Parallel?

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Parallel (definition)
- to form a parallel to; be equivalent to; equal.
- to show the identity or similarity of; compare.
- to make parallel.
It will always be an honour for any athlete to represent their country. Every Australian athlete I know has always been proud to wear the green and gold, in any sport, at any level.
I often ask people if they know what the term ‘Para’ in the term Para athlete or Paralympic means.
I usually get a response - ‘doesn’t it mean ‘Para’ as is paraplegic’?
The answer is no. ‘Para’ stands for Parallel.
Yes, para means parallel.
Pardon my ignorance, but if ‘Para’ means parallel, someone is not ready to really let the nation work to that level. But ironically, ask any Australian Para athlete what it means to wear the green and gold, and they will tell you it is an honour and privilege as any able bodied athlete.
Yet for me personally, with over 20 years in sport, and representing Australia in two sports at elite level, finding financial support as a para athlete has always been a battle.
Triathlon made its debut in the 2016 Paralympics, and Australia even won a gold medal. Granted all sports (Olympic and Paralympic) take a financial cut as we are in the new period of the next four-year cycle towards Tokyo 2020. However, even with Paralympic medals and developing para athletic talent for Tokyo across all sports within Australia (some which were not even fortunate enough to have their category represented at the Paralympics in Rio) the government does not shine any form of financial parallel here.
No. There is no funding for Para triathlon. Medals or not. And I am sure this may be the case for other Para sports.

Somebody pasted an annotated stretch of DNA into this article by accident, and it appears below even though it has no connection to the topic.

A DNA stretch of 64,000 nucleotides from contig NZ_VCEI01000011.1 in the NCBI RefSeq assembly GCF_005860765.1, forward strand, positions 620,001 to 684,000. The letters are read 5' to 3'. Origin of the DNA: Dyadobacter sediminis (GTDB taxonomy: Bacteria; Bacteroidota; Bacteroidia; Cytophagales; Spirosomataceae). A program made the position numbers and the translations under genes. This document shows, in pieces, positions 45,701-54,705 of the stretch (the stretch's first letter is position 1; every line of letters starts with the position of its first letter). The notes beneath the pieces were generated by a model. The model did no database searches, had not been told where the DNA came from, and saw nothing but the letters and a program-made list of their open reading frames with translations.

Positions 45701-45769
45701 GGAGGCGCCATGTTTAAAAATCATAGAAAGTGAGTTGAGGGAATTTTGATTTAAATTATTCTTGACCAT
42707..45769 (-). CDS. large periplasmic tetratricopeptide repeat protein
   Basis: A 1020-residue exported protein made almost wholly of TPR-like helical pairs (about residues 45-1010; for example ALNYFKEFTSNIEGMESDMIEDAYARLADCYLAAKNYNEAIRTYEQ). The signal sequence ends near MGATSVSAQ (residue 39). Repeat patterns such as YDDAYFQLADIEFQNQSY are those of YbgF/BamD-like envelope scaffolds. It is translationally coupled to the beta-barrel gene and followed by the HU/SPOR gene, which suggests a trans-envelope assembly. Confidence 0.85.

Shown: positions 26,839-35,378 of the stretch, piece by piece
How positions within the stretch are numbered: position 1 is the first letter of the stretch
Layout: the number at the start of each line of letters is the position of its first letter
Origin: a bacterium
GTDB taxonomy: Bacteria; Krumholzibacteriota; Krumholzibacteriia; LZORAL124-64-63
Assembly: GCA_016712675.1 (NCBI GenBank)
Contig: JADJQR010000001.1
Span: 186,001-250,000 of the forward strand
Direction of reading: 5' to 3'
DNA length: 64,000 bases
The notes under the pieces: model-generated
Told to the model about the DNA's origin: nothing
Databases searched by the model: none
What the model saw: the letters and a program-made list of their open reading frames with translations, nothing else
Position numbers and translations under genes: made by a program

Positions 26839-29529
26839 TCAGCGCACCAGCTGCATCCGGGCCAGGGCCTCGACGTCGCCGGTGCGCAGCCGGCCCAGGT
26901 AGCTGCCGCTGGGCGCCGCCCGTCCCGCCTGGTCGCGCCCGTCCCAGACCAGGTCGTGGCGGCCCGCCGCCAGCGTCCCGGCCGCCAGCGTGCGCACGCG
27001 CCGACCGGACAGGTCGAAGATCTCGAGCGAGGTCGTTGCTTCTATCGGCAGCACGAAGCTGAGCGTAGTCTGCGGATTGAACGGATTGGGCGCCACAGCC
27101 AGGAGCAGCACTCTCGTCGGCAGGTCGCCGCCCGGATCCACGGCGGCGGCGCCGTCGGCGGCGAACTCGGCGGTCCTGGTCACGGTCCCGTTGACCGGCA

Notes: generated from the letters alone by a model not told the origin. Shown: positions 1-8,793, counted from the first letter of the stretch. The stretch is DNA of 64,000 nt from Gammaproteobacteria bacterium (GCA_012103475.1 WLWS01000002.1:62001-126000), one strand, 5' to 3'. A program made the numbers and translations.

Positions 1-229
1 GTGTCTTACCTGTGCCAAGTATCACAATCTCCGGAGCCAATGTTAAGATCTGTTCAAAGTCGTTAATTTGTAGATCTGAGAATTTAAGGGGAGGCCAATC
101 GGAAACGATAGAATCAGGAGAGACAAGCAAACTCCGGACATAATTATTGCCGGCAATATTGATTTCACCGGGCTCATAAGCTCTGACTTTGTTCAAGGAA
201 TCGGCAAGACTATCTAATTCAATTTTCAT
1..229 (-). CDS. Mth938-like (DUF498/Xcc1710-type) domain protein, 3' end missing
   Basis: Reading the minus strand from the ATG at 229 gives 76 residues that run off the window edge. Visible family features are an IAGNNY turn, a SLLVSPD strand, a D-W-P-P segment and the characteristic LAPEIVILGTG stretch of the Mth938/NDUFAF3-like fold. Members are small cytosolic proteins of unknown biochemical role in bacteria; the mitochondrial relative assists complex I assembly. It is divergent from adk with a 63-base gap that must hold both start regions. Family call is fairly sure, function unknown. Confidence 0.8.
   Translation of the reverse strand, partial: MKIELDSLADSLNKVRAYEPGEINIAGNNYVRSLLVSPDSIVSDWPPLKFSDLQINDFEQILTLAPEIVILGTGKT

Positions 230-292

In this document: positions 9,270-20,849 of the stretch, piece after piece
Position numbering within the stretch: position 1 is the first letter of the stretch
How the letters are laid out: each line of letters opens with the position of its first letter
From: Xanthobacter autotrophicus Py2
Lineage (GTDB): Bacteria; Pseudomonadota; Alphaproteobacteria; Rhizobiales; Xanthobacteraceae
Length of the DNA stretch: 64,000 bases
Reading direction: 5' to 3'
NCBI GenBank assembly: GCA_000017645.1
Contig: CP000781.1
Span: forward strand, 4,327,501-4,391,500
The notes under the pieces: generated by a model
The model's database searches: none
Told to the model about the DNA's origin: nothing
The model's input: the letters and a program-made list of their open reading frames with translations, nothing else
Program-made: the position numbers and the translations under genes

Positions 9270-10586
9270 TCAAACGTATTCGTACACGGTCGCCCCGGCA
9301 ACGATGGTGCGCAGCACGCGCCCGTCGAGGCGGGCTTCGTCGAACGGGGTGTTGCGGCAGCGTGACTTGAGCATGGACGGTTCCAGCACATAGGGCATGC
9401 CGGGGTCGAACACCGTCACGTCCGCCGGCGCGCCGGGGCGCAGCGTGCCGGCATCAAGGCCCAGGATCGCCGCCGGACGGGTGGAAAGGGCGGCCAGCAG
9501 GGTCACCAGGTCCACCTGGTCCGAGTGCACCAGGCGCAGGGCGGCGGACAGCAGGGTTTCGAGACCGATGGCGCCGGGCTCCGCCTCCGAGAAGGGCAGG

I propose we scrap the terms ‘able bodied’ and ‘Para’, and review what ‘disability’ really means in today’s society. And I don’t just mean in sport.
The real challenge lies in the beliefs and thought processing of the human mind, and what the government and media reinforce to be the ‘norm’ in today’s society. Take out the physical components of disability, and we are all limited in some way – decision making, leadership skills, mathematical ability, fitness level, patience, commitment, diet, the list goes on.  However, these are not seen as disabilities, but societies perception of simply, normal ‘differences’. 
For Australian Paralympic athletes and aspiring Para athletes, funding is significantly less or zero. Kudos to Channel 7 and the much needed and appreciated sponsors of the 2016 Rio Paralympic Games and Paralympic athletes. Also, what an inspiration and pleasure to see a very respected and admired Paralympic tennis player on the Channel 7 network during the 2017 Australian Open. Maybe the Australian Government can learn from it's people and what they want to see and hear. 
If not for my time in the sport, let’s work towards the next generation of talent in para sport. AND MAKE IT PARALLEL.